AG: Caribbean Court has not departed from Privy Council on death penalty

ATTORNEY General Carl Bethel.

ATTORNEY General Carl Bethel.


Tribune Staff Reporter


ANYONE who thinks adopting the Caribbean Court of Justice as the Bahamas' final court of appeal in order to circumvent the Privy Council's "disciplines" on the death penalty will be "sorely disappointed", according to Attorney General Carl Bethel.

In an interview with the press, Mr Bethel said to date the CCJ has not departed from "anything said by the Privy Council in respect to capital punishment."

Last year while in opposition, Prime Minister Dr Hubert Minnis pledged that if elected, he would hold a referendum on capital punishment “as soon as possible”.

At the time, Dr Minnis said he would immediately seek to amend the Constitution to remove the UK-based Privy Council as the highest court of appeal for murder convicts.

Dr Minnis said in the case of murder convictions, if the trial judge thinks the nature and circumstances of the killing merit the imposition of a death sentence and the Court of Appeal agrees, the sentence should not be appealed to any other court anywhere else in the world.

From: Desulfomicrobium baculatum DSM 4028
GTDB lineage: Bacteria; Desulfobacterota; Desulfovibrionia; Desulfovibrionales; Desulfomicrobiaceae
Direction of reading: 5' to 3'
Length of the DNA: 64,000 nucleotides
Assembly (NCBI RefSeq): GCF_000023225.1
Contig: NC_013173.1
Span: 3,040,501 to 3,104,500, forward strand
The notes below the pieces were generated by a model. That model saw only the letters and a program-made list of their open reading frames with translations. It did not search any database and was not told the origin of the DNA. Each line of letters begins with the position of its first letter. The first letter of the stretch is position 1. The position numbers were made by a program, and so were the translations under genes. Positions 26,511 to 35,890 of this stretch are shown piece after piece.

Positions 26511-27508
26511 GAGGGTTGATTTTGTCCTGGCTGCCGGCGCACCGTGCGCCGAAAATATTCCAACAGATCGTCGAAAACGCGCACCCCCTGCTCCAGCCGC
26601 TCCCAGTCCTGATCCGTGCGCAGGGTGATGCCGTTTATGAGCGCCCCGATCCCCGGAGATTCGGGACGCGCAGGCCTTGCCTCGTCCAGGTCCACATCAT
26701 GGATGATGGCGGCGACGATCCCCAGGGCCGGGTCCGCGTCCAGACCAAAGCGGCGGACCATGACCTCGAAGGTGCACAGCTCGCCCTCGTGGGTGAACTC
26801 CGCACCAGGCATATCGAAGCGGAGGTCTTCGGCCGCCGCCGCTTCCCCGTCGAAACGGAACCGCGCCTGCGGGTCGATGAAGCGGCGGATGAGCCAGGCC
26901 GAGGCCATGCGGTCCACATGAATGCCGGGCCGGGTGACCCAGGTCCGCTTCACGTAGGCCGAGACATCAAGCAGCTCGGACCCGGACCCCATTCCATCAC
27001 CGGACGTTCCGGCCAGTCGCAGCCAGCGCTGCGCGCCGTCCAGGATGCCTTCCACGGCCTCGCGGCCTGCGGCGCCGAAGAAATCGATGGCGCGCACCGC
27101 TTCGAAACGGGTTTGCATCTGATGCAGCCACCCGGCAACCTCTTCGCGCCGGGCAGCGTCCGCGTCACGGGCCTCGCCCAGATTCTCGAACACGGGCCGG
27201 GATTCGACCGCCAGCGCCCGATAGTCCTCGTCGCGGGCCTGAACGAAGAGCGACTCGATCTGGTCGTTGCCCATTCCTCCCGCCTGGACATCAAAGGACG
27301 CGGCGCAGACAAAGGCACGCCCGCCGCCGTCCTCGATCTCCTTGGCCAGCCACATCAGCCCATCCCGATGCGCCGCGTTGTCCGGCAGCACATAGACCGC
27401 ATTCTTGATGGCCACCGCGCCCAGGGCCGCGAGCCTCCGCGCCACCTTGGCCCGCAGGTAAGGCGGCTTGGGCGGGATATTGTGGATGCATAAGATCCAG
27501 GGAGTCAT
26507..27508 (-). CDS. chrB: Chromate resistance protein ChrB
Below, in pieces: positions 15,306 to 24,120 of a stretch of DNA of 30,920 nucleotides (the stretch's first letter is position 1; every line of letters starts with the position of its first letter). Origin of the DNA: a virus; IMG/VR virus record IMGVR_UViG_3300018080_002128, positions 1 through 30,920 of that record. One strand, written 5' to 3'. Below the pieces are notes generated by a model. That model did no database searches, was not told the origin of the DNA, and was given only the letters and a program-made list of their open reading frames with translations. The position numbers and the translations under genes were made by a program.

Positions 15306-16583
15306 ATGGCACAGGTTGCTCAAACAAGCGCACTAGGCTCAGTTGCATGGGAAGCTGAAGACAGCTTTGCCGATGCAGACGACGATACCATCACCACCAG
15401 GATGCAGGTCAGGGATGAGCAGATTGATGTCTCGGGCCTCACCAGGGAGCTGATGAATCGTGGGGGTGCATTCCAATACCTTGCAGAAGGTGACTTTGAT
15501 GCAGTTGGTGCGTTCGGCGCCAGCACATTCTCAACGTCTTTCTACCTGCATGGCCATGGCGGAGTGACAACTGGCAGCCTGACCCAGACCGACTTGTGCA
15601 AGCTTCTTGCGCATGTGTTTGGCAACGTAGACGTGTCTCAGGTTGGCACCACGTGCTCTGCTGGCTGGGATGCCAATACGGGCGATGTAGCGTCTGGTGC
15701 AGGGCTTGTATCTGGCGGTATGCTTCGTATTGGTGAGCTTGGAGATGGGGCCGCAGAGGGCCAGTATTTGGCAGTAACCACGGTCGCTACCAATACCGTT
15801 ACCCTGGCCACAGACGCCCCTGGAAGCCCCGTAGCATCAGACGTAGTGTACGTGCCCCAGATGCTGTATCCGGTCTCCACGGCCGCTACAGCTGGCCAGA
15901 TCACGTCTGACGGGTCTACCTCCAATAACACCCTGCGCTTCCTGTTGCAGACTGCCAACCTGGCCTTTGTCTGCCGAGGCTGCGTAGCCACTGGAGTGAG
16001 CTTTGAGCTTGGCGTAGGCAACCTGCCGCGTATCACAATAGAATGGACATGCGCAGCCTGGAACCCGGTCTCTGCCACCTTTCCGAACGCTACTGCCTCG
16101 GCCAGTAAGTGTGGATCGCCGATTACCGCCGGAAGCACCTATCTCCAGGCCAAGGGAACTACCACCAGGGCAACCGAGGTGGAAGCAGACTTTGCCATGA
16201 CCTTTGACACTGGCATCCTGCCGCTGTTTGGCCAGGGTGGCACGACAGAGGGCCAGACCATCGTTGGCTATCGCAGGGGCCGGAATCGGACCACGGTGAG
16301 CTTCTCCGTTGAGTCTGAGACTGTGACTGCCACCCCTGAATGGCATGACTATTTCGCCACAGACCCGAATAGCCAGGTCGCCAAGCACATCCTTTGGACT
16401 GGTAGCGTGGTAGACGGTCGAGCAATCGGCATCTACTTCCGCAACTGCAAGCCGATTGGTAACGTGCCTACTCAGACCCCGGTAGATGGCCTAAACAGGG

Last week, Press Secretary Anthony Newbold said he does not know if the Minnis administration has made progress in its plans to allow capital punishment to be resumed in the Bahamas.

After demanding in opposition that the law on capital punishment be enforced, the Minnis administration has, since its election victory in May, done nothing to suggest it has begun movement on the issue.

On Thursday, Mr Bethel said he would not say whether or not the government is working towards removing the Privy Council as the final court of appeal, but said his office is focused on creating an "effective justice system" that will be a deterrent to would be criminals.

"Let me say this, courts are courts and anyone who thought that the Caribbean Court of Justice would become a short cut or a way around the disciplines being imposed by the Privy Council in matters dealing with capital punishment have been somewhat disappointed, in fact sorely disappointed," Mr Bethel said.

"The learned Justices of the Caribbean Court of Justice have not found any reason thus far to justify departure from anything said by the Privy Council in respect to these matters. The real question is though how do we secure a system of justice that is effective and through its effectiveness a source of deterrence to the would be criminal and also a source of comfort to a society. Right now we have a society that is living on the edge because of the fear of crime. Efforts are constantly being made to try and find a way to improve the operations of the system and the administration of justice which continues to be plagued by human and technological problems, but each day we get better."